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Short Answer:
The wheel bolt holes are flush on Hub Pilot and beveled stud holes on the Stud-Pilot.

Long Answer:
While almost all aluminum alloy wheels look very similar, except for their different design vent holes, there is more of a difference in them that can be normally seen by naked eye, when they are already mounted on a vehicle. Here are the basic two types of commercial wheels determined by how the wheel is centered on the hub. The Stud piloted wheels have tapered stud holes and the lug nuts have a matching taper.  The centering of each lug nut in the stud hole of the wheel will cause the wheel to be centered on the hub.  The hub hole in the wheel only serves to allow hub clearance. While the Hub piloted wheels use the center hole of the wheel (hub bore) to fit over the matching size ridge on the hub.  The wheel is centered on the hub by the hub bore.  The lug nuts will have a flush face in contact with the wheel.  The lug nuts only secure the wheel to the hub.

Wheels - Hub Pilot / Unimount / New Style

Wheels - Stud Pilot / Ball Seat / Budd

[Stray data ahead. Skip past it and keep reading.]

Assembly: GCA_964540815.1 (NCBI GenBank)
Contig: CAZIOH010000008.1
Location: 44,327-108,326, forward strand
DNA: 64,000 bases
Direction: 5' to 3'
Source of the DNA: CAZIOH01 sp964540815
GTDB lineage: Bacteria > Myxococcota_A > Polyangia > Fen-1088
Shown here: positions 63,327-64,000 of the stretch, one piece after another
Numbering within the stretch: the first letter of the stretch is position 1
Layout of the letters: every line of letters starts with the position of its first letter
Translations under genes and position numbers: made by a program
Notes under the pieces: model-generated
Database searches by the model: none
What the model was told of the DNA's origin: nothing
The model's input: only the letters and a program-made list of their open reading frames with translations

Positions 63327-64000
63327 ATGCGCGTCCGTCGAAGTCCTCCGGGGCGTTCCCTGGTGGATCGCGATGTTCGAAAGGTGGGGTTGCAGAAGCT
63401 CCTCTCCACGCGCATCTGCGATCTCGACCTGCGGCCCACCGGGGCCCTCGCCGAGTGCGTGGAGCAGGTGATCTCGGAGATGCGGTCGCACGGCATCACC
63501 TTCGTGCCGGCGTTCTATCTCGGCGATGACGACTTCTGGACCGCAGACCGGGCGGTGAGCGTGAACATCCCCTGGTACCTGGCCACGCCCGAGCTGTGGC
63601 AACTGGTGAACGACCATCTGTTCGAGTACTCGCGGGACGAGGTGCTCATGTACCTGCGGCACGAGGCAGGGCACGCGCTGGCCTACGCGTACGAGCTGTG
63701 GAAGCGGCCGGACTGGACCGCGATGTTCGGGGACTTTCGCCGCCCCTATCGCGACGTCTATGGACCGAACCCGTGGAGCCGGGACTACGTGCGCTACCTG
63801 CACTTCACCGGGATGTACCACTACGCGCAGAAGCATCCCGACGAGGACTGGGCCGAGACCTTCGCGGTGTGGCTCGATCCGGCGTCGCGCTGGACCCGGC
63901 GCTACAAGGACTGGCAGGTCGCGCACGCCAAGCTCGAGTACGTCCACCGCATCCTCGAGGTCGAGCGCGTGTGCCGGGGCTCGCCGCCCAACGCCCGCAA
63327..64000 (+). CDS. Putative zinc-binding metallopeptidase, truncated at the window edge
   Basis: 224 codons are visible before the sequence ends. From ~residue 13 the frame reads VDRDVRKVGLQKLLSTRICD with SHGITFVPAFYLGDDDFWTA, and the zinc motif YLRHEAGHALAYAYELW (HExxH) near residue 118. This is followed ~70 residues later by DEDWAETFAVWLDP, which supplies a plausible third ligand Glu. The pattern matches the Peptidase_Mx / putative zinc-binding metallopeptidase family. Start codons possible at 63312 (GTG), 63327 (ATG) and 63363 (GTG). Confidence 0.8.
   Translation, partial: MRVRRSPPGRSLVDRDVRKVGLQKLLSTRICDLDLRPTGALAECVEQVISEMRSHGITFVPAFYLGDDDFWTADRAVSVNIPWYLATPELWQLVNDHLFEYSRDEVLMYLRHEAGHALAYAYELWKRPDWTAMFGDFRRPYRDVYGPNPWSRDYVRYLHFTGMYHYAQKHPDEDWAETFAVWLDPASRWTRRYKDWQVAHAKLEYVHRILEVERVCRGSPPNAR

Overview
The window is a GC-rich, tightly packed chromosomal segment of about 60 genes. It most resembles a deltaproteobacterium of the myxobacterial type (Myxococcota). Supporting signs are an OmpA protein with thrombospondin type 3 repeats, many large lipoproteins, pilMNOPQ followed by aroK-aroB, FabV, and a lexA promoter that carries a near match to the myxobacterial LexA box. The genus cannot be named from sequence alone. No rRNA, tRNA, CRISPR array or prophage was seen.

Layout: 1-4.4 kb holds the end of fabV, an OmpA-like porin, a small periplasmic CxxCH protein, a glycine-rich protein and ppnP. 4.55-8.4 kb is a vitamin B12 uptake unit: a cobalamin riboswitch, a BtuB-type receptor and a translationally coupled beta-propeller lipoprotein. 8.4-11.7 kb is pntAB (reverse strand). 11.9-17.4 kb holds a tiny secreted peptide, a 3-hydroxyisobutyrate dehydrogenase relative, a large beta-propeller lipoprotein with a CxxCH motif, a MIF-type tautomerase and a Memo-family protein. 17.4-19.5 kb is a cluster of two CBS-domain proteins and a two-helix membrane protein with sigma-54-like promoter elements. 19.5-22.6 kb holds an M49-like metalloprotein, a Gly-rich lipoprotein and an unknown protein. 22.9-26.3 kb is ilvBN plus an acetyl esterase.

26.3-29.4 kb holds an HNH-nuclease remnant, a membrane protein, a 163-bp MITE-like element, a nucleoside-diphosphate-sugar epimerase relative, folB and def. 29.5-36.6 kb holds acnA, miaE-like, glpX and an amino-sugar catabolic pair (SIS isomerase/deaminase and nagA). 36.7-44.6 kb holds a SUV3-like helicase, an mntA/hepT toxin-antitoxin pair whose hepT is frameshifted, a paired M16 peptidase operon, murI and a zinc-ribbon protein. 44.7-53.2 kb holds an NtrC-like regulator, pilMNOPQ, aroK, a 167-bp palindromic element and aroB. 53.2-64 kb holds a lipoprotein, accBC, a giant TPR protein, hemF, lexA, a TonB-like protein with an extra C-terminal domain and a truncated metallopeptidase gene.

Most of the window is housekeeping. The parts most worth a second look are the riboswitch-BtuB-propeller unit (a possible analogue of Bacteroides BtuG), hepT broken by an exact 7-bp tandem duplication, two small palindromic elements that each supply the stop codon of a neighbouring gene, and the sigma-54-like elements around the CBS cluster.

In hardware, Stud-piloted dual wheels require both inner and outer nuts – total of 20 per dual assembly. With tandem axles on both tractor and trailer, which means: 8 duals x 20 nuts ea. = 160 nuts. While in hub-piloted wheels there are no inner nuts in hub-piloted wheel systems. If you consider duals only, you cut your fastener inventory in half. To position the wheels on axle ends, the The Stud piloted wheels use the studs and ball-seat cap nuts. You need both right-hand and left-hand threads, for the right and left sides of the vehicle. So, you need more nuts, do more labor installing and removing them, and need four different types of nuts in inventory. While the Hub piloted wheels metal projections, called the “tangs” provide the proper alignment. There are no inner nuts in hub-piloted wheel systems. Ball-seat nuts, for stud-piloted systems, and the new, two-piece flange nuts for hub-piloted systems, work totally differently. In some cases, the hardware won’t interchange, because sizes and threads are different. But even if you could get nuts to fit, interchanging them it is not suggested and could cause damage to the wheel or worse.



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